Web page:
WASHINGTON — President Donald Trump on Thursday, Jan. 9, proposed a change to 50-year-old regulations that would speed up new mines, pipelines and hundreds of other projects across the country, including some that could harm the environment and accelerate climate change. The move also could prevent communities from having much say about what gets built in their backyards.
Surrounded by members of his Cabinet, along with labor leaders and construction industry representatives in hard hats, Trump told reporters gathered at the White House that his proposal will allow highways to be built "in a fraction of the time."
"We will not stop until our nation's gleaming new infrastructure has made America the envy of the world again," Trump said. "It used to be the envy of the world and now we're like a third-world country. It's really sad."
Interior Secretary David Bernhardt said the president was making the most significant regulatory rollback of his term. "Let me tell you, this is a really, really big proposal," Bernhardt said, turning to Trump. "The proposal affects virtually every significant decision by the federal government that affects the environment."
The proposed rules would narrow the scope of the National Environmental Policy Act (NEPA), which requires federal agencies to assess the impact of a major project before it begins and to include the public in the process.
And it would mean that communities would have less control over some projects built in their neighborhoods. Environmental groups, tribal activists and others have used the law to delay or block a slew of infrastructure, mining, logging and drilling projects since it was signed by President Richard Nixon in 1970.
The White House proposal will almost certainly face legal challenges. Bruce Huber, a Notre Dame law professor, said in an email that because the regulations do not alter the underlying law, agencies are still required to report the environmental impacts of actions they take that significantly affect "the quality of the human environment."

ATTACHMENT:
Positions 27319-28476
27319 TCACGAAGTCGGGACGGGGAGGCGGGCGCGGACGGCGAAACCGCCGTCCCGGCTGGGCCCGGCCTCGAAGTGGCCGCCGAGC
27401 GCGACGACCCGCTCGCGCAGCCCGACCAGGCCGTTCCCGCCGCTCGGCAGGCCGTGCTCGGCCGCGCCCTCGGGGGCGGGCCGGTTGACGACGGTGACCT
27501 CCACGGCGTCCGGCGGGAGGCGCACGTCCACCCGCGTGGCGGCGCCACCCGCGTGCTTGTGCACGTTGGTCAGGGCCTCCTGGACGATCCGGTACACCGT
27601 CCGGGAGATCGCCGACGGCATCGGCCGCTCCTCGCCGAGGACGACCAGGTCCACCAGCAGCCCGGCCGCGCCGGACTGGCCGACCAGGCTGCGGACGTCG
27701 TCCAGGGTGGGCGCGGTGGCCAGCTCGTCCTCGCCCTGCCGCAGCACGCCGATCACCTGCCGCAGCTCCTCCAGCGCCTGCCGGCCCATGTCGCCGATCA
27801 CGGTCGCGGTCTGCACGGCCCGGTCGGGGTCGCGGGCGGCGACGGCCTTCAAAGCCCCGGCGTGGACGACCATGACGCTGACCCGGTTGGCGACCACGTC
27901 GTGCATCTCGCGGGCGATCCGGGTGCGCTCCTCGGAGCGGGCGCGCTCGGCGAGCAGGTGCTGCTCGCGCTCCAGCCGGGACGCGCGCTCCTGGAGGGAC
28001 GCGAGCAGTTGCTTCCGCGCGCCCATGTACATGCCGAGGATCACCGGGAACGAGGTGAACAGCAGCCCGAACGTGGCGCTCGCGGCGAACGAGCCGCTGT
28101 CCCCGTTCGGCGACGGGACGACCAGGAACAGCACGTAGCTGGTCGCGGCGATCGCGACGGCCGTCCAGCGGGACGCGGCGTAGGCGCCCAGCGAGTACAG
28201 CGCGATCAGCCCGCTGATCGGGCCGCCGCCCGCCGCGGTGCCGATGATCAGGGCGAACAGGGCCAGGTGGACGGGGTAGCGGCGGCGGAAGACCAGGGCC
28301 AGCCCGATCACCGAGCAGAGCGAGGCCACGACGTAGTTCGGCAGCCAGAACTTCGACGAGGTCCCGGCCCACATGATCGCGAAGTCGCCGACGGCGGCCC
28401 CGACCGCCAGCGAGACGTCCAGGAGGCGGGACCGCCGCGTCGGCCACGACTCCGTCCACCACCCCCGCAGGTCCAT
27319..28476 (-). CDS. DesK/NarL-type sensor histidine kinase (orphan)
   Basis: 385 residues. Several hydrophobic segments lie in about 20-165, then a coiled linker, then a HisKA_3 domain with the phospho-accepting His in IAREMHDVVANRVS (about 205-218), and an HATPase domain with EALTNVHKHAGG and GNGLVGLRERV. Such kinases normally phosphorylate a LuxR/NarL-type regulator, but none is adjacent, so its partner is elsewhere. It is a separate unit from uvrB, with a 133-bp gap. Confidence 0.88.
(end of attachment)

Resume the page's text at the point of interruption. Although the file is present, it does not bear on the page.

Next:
"Today's proposal will involve changes to the way the law is implemented, and it will be up to the federal courts to decide whether those changes are faithful to the law," Huber said.
The proposed regulations would redefine what constitutes a "major federal action" to exclude privately financed projects that have minimal government funding or involvement.
That interpretation of the law could make it much easier to build some pipelines, which have become controversial as activists have sought to block projects that extract, transport or burn fossil fuels linked to climate change.
Federal environmental reviews of the Keystone XL and Dakota Access pipelines dragged on for years during the Obama administration, but Trump has pushed to accelerate their construction since taking office.
Other aspects of the proposal would set deadlines and page limits for environmental reviews, so that, with rare exceptions, agencies would have to finish their most exhaustive reviews within two years. Currently, environmental impact statements for major projects can take three times that long to complete and can span hundreds of pages.
The proposal states that groups that did not weigh in during the public comment period would have forfeited any right to raise objections later in litigation.
It would also limit the analysis of a project's full climate impact. "Effects should not be considered significant if they are remote in time, geographically remote, or the product of a lengthy causal chain," the proposal says.
Under that reasoning, according to experts, policymakers vetting a proposed coal mine or oil drilling operation would not consider whether burning those fossil fuels later will contribute to climate change. Federal judges have ruled multiple times that the government needs to account for both the construction of those operations and the emissions later on.
Bernhardt told reporters in a phone call that the changes would maintain the core aims of the NEPA, while ending unnecessary delays for a broad range of infrastructure projects.